Ahead of the Board of Trustees meeting on Thursday, Penn professors publicly demand that the University reverse its refusal to pay Payment In Lieu of Taxes and ensure adequate funding for the Philadelphia public schools.
Political Science professor Rogers Smith, History professor Ann Farnsworth-Alvear, and Graduate School of Education professors Vivian Gadsden and Gerald Campano held a press conference open to the public on Tuesday to discuss Penn’s obligation to pay PILOTs to Philadelphia public schools.
Farnsworth-Alvear said she hopes the upcoming Board of Trustees meeting will not only begin dialogue about paying PILOTs, but urge Penn to pay 40% of what it would owe in property taxes. Penn for PILOTs — the first united effort by Penn faculty and staff that demands the University pay PILOTs — calculated that under this model, Penn should have paid $36.4 million, or 0.3% of its $12.2 billion endowment in the 2016-2017 school year.
“Penn does do a lot to assist education in many ways, but we all know that those efforts are not sufficient to help bring about the systemic changes we need to help improve public education,” Smith said.
In June, Penn for PILOTs created a petition that received over 1,000 signatures from faculty and staff urging the University to contribute to an Educational Equity Fund governed by the school district and city of Philadelphia.
After receiving no response from administration, 68 faculty and staff members sent individual follow-up emails to the Board of Trustees in July asking to meet with them to discuss their refusal to pay PILOTs, Farnsworth-Alvear said.
As a non-profit, Penn is exempt from paying property taxes to the city of Philadelphia, which is projecting budget cuts to its public school system due to the coronavirus pandemic. Penn could opt to pay PILOTs — voluntary financial payments that property-tax exempt organizations make to local governments — but has not done so since 2000.
Smith said that as the leading educational institution in Philadelphia, Penn should commit to improving education for all students in Philadelphia and not just Penn students.
Campano pointed to the mutual relationship between Penn and Philadelphia public schools, noting that the school district of Philadelphia has allowed GSE students to train at their schools, even during the COVID-19 pandemic.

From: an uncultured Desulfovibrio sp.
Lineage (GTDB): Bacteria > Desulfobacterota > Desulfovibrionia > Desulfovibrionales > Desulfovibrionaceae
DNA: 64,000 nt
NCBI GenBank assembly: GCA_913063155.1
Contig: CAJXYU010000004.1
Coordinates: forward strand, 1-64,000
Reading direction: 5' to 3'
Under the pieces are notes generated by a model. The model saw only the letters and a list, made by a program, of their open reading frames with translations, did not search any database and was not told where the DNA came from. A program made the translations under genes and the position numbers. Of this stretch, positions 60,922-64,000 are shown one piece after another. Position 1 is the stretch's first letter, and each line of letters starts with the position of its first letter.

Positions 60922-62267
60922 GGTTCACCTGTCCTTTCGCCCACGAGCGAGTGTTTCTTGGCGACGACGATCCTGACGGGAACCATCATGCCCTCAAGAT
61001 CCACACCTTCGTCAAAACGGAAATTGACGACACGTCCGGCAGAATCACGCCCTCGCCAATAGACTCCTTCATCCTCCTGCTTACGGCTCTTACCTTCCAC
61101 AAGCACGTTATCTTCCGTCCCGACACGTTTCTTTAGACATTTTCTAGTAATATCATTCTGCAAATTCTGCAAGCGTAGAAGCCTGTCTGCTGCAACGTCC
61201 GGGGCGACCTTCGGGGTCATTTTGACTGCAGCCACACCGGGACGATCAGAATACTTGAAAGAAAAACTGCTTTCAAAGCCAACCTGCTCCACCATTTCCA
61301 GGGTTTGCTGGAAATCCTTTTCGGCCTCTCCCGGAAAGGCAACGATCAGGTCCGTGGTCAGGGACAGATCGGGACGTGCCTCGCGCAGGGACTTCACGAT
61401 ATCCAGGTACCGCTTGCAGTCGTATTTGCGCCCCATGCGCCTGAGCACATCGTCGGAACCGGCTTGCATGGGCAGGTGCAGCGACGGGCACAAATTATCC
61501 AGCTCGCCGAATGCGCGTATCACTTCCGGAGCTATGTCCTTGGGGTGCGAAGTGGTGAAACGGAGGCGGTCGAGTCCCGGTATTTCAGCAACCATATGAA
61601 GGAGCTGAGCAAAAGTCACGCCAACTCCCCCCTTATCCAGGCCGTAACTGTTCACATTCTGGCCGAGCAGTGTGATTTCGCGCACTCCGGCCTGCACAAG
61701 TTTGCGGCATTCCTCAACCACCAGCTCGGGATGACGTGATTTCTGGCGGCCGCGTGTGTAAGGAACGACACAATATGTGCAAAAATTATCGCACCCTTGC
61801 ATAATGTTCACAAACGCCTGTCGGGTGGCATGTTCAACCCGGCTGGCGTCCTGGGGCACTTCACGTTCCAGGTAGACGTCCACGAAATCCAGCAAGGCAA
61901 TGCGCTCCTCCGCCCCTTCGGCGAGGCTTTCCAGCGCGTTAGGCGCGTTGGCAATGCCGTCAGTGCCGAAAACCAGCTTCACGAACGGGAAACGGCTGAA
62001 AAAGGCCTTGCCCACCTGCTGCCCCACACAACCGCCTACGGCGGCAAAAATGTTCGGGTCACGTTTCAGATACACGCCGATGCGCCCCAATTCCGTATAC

“[Philadelphia] teachers and students have always welcomed Penn students into their classrooms and generously shared their precious time and knowledge,” he said. “They help us fulfill our mission to train teachers in the Graduate School of Education.”
Campano said it would cost the city of Philadelphia roughly $75 million to make its schools lead-free, which would ensure students are not exposed to contaminated drinking water that can impair brain development. Removing asbestos from schools would cost an additional $40 million, noting that six schools shut down due to asbestos last year.
“What, in fact, are we educating children for if we are allowing them to go into unsafe buildings that have asbestos or lead paint?” Gadsden said.
Gadsden pointed out that Penn is not the only university in Philadelphia that does not pay PILOTs, referring to Drexel University and Temple University — both of which do not pay PILOTs. She said Penn has a moral responsibility to set the precedent for other tax-exempt Philadelphia universities by paying PILOTs.
Public support of U.S. higher education has declined in recent years because of the perception that colleges do not contribute enough to the people of their communities, Smith said.
“Here at Penn, we face the strange paradox that our status as a leading institution has been made possible, in part, by our exemption from the property tax system,” he said.
While Farnsworth-Alvear said she is not sure whether the University will reconsider their stance on PILOTs, she remains proud of the massive mobilization of over a thousand Penn faculty and staff to urge the University to contribute to Philadelphia public schools.
“We are seeing a generation that has mobilized to try and change the inequities that we have inherited, including the level of racial injustice that our generation has inherited,” she said. “We have a responsibility to undo Philadelphia as a place where that is really felt.”